Following on from my post last week about CHI 2015 in Seoul, in this post I reflect on the Conference of the Digital Games Research Association (DiGRA), which I attended last month in Lüneburg, Germany.
As mentioned, the two conferences vastly differ in scale – CHI is a spectacle, with thousands of attendees. Massive banners welcome you to CHI, where DiGRA, a tenth of the size, has just arrows chalked onto the pavement.
This is not to say that they differ in quality, just tone – they are very different conferences that appeal to different audiences and different kinds of contributions.
Tom Feltwell and I were delivering a presentation on some ongoing work on superstition as a design resource. The paper and talk looked at the commercial games Football Manager and UnrealWorld RPG, exploring how those games use complex systems and intentionally poor feedback to foster superstitious behaviour in their players.
We followed this up discussing two games we made on this theme – Non-League Football Supporter is a game where you play a fan following your team as they grimly battle the odds in low-level English football. Sacred Harvest is a cooperative game of Celtic mysticism, where players develop and revise physical prayers to pagan gods in order to improve yearly harvests.
Ben Kirman, Tom Feltwell and Conor Linehan (2015) Player Superstition as a Design Resource. In Proceedings of Digital Games Research Association (DiGRA) Conference 2015, Lüneburg, Germany
The talk went well, and it led to some interesting discussions around “theorycrafting” – where game players systematically expose game systems – and some thoughtful conversation on the psychology of gambling and religion (heavy!).
There was a bunch of really interesting talks at the conference. As with CHI I felt constantly exhausted yet exhilarated by the powerful work on show. Highlights were Jaroslav Švelch’s fantastic tour of 1980s Czechoslovakian protest games, including my favourite game title ever: “The Adventures of Indiana Jones in Wenceslas Square in Prague on January 16 1989” and William Robinson’s critical code reading of Jason Rohrer’s Passage (what does your code say about your values?), which is especially interesting in the context of the questionable ideology of Rohrer’s more recent title The Castle Doctrine.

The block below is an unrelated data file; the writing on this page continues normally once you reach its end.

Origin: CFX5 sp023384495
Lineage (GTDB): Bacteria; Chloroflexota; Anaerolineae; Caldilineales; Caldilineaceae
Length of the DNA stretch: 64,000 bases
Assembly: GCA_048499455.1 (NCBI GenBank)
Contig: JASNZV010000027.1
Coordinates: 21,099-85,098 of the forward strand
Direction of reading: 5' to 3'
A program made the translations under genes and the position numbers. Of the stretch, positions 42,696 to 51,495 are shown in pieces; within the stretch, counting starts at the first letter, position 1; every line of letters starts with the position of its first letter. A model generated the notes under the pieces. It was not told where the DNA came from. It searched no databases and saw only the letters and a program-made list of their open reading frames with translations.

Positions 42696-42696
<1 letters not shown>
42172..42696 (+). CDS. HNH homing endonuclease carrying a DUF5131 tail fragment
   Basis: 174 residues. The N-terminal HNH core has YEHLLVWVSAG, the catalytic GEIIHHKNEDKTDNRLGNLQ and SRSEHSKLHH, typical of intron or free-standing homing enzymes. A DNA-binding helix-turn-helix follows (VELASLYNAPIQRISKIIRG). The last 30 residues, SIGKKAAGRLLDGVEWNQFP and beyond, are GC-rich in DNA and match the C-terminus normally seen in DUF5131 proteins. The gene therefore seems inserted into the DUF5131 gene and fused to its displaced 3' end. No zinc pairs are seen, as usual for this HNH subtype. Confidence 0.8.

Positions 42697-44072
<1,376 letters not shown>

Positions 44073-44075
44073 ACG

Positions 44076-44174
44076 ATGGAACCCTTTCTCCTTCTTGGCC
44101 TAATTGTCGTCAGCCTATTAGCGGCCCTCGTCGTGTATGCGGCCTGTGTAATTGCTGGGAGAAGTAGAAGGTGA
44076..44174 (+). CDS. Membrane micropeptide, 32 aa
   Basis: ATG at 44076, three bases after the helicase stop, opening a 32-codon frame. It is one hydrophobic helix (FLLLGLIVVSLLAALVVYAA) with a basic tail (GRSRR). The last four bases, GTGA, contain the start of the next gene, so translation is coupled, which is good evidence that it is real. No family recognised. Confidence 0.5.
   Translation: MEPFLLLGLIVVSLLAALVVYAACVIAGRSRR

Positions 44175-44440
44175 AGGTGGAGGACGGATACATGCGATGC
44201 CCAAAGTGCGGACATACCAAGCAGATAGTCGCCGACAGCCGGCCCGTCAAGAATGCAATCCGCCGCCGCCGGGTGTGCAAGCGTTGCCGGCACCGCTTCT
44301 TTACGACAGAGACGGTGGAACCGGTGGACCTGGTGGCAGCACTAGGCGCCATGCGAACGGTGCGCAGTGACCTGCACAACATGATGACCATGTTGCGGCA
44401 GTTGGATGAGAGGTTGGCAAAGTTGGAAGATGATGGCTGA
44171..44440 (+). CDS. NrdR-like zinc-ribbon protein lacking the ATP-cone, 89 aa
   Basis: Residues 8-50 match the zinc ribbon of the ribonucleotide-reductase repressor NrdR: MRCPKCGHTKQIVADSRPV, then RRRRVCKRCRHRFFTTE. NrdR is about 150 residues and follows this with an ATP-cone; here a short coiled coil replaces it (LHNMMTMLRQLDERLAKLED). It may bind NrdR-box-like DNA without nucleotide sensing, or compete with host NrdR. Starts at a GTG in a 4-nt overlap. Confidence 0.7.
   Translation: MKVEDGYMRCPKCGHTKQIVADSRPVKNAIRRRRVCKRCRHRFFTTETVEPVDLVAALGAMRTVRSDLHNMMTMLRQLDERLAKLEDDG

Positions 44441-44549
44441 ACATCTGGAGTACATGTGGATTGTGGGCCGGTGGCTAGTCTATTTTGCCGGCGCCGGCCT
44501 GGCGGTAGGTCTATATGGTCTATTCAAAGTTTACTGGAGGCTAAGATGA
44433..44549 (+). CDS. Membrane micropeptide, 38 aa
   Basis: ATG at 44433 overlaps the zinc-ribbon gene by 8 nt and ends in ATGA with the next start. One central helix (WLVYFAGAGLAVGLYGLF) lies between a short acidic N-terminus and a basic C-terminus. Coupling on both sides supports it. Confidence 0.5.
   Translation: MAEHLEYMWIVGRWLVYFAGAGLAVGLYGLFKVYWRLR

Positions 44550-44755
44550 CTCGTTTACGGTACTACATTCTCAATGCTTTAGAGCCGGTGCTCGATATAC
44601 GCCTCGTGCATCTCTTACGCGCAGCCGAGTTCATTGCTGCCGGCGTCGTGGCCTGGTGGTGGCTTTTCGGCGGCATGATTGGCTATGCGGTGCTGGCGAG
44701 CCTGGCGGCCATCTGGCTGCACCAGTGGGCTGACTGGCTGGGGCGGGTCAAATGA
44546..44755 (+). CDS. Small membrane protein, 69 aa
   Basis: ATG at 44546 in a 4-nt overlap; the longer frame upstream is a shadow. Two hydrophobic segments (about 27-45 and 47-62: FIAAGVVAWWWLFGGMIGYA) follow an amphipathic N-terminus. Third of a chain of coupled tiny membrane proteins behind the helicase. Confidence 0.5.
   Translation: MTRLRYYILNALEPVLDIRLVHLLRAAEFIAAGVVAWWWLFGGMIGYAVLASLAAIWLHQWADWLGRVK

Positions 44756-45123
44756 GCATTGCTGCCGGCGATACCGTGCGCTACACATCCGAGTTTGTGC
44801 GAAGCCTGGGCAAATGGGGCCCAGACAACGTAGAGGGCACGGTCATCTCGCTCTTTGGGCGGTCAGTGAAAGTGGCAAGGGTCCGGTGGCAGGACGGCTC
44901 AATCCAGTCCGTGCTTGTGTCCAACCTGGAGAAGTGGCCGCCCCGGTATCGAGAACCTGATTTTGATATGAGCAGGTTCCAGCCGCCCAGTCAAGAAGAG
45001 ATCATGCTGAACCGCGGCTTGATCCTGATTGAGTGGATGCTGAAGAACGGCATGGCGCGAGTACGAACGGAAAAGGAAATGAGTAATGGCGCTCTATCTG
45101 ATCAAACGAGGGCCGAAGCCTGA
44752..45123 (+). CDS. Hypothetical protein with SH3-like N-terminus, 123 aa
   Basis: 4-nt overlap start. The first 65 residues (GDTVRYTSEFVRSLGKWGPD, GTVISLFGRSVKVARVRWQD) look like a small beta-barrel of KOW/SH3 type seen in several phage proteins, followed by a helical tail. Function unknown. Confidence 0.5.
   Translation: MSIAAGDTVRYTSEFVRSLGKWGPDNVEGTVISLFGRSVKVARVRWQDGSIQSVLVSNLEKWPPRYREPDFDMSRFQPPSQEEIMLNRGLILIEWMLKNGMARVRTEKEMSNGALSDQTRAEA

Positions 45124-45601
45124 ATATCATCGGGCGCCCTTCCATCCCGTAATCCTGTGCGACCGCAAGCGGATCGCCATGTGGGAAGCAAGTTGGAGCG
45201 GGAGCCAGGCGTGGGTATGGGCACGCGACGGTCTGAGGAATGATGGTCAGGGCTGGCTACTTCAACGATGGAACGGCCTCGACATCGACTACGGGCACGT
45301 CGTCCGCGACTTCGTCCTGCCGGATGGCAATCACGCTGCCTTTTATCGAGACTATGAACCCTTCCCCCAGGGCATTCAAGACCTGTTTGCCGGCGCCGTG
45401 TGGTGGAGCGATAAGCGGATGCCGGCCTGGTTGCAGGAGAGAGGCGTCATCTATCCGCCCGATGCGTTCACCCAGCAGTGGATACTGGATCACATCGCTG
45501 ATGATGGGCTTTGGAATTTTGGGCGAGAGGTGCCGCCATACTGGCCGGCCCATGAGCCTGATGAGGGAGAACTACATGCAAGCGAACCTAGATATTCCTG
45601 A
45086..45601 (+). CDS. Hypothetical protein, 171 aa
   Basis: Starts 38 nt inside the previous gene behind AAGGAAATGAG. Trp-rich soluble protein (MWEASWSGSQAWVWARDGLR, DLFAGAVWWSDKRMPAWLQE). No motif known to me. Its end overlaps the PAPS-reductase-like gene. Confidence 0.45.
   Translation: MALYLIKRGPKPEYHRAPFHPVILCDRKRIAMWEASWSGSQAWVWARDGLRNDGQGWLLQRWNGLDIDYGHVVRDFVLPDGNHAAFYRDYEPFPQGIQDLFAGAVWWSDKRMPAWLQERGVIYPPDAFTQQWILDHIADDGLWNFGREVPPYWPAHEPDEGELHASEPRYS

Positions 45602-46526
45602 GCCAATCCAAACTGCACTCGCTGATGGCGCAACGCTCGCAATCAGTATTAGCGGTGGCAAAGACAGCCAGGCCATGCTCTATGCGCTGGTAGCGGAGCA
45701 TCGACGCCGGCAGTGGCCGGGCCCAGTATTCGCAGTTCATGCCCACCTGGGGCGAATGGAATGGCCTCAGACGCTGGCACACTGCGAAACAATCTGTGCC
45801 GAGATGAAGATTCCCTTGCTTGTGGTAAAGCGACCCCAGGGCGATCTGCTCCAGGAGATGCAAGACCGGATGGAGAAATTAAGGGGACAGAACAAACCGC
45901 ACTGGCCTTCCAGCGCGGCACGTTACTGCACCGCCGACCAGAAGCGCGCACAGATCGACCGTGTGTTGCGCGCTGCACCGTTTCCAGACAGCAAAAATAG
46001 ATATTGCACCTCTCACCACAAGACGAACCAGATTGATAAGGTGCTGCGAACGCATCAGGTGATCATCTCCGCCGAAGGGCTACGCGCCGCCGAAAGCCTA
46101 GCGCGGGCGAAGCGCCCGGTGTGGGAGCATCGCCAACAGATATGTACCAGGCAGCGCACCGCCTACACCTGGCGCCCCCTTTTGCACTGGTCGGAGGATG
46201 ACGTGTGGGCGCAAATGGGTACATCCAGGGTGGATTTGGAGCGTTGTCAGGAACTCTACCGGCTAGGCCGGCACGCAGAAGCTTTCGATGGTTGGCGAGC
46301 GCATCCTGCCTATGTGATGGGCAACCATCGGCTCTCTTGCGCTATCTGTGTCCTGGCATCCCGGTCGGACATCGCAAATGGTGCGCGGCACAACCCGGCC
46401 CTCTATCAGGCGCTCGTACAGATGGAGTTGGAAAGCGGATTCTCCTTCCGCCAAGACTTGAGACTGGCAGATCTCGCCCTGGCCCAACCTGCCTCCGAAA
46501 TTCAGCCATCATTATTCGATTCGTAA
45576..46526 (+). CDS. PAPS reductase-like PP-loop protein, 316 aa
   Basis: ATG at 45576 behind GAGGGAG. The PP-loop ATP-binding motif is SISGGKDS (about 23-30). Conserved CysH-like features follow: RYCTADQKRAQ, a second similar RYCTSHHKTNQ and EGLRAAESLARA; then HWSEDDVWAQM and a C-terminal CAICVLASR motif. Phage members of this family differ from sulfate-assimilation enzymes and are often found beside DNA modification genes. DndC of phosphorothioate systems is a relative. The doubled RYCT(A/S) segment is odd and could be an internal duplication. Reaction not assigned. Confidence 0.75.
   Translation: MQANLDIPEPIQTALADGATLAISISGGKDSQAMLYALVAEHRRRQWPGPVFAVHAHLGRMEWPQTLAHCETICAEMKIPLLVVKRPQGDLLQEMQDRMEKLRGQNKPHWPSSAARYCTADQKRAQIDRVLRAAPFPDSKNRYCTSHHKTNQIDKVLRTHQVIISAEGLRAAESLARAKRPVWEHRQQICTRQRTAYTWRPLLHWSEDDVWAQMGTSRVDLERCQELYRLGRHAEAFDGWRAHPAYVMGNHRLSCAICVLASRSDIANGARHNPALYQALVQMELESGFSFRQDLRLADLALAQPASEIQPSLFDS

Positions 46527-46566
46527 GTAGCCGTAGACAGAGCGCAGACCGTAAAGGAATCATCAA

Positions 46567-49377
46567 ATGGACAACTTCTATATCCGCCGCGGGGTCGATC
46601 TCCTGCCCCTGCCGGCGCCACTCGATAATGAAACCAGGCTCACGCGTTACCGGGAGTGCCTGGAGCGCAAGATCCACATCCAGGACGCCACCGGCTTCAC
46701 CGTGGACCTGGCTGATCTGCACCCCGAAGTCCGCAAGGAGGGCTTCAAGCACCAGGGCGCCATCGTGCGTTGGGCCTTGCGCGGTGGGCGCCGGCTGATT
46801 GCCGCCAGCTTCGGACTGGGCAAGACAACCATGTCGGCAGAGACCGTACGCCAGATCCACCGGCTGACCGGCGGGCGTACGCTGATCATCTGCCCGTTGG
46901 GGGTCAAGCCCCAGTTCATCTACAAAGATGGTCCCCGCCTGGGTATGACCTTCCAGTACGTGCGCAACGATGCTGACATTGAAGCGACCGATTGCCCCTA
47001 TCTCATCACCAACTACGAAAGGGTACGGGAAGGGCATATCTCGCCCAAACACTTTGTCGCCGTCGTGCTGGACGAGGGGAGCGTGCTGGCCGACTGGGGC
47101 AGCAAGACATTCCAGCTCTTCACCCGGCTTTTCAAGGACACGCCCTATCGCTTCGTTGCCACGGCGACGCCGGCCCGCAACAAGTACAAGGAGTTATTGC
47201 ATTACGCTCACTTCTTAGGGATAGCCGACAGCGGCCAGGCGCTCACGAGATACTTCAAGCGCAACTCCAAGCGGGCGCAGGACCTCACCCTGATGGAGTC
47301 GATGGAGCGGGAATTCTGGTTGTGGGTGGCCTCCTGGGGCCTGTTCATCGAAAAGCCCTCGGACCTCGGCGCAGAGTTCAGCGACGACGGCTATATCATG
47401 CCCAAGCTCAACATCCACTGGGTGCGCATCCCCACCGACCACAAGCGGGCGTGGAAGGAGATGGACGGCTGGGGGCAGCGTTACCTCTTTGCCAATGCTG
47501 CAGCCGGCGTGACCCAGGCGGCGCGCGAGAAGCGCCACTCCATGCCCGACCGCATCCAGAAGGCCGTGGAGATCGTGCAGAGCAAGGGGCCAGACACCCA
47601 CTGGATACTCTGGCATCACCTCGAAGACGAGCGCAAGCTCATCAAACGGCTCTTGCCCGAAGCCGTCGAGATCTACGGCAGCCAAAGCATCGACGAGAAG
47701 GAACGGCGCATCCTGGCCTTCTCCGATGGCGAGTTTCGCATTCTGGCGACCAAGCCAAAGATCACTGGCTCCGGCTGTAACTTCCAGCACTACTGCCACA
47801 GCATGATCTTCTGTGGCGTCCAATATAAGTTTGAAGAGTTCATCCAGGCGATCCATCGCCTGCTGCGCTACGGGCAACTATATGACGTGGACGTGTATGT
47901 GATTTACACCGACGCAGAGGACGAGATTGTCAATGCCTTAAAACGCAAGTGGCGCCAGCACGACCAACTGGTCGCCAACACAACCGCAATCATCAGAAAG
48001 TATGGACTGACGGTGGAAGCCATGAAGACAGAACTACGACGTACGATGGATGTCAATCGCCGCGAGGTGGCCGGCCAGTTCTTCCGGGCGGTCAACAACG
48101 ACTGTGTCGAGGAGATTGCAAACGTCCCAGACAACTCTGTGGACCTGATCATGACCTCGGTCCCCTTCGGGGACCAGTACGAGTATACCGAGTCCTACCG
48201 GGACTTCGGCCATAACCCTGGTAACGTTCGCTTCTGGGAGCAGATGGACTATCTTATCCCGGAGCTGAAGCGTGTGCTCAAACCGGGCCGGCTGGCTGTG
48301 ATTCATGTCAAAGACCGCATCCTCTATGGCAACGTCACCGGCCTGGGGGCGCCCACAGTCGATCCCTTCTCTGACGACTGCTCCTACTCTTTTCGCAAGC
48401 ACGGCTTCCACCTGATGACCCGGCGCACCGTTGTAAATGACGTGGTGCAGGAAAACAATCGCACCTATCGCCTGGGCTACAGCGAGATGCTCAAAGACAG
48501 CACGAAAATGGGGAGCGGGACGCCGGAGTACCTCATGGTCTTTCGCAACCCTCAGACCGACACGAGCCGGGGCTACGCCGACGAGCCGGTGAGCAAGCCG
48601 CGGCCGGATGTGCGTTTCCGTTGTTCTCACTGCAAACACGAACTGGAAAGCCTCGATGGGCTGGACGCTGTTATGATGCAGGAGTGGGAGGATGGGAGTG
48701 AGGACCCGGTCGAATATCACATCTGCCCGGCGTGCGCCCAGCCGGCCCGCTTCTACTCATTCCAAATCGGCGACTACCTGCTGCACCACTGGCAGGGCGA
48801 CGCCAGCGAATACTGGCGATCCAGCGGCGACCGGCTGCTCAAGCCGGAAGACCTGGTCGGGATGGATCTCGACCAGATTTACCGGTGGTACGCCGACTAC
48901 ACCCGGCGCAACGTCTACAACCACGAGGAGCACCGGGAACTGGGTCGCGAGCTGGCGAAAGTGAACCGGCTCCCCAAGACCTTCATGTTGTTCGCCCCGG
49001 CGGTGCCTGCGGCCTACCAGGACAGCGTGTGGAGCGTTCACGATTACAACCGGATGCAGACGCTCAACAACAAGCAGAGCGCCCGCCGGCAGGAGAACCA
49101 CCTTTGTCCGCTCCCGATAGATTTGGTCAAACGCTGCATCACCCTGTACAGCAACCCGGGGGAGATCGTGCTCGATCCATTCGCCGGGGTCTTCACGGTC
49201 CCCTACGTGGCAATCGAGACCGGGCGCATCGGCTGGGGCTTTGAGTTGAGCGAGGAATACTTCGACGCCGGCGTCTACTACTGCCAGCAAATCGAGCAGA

Of everything at DiGRA it was the board game related work that I liked the best. The last time I was at DiGRA, José Zagal and I organised a fantastic panel including the world’s most published game designer Reiner Knizia, so it was good to see the work on tabletop games still going strong. This included a great talk from Piotr Sterczewski
on themes of social conflict in Polish history-themed board games (Poland has emerged as a powerhouse of European-style board game design in the past 5 years) and a couple of presentations from both Melissa Rogerson and the collection of Staffan Björk, José Zagal, Joris Dormens and Sebastian Deterding on transmedial aspects of board games. Where Melissa’s work focuses on the digital translations of board games such as Agricola, the others focussed on the increasingly blurry edges. Interesting cases like Star Realms (“a transmedia mess”) which is available in both digital and physical formats, and reference to classic early digital augmented wargame Tanktics.
A particularly thoughtful moment was when Staffan pointed out a curious aspect of Hanabi, a collaborative deduction game where players cannot see their own hand of cards. The three different physical versions of the game (playing cards, square cards or mahjong tiles), although sharing an identical ruleset, have varying difficulty due to the way the pieces can be physically arranged by the player. The board game thread was rounded out by a popular panel by these five, again arguing for the association to be renamed to a more inclusive “GRA”.
This was the first DiGRA conference since #gamergate appeared last year, so I was especially interested in how the DiGRA community would address this ongoing palaver.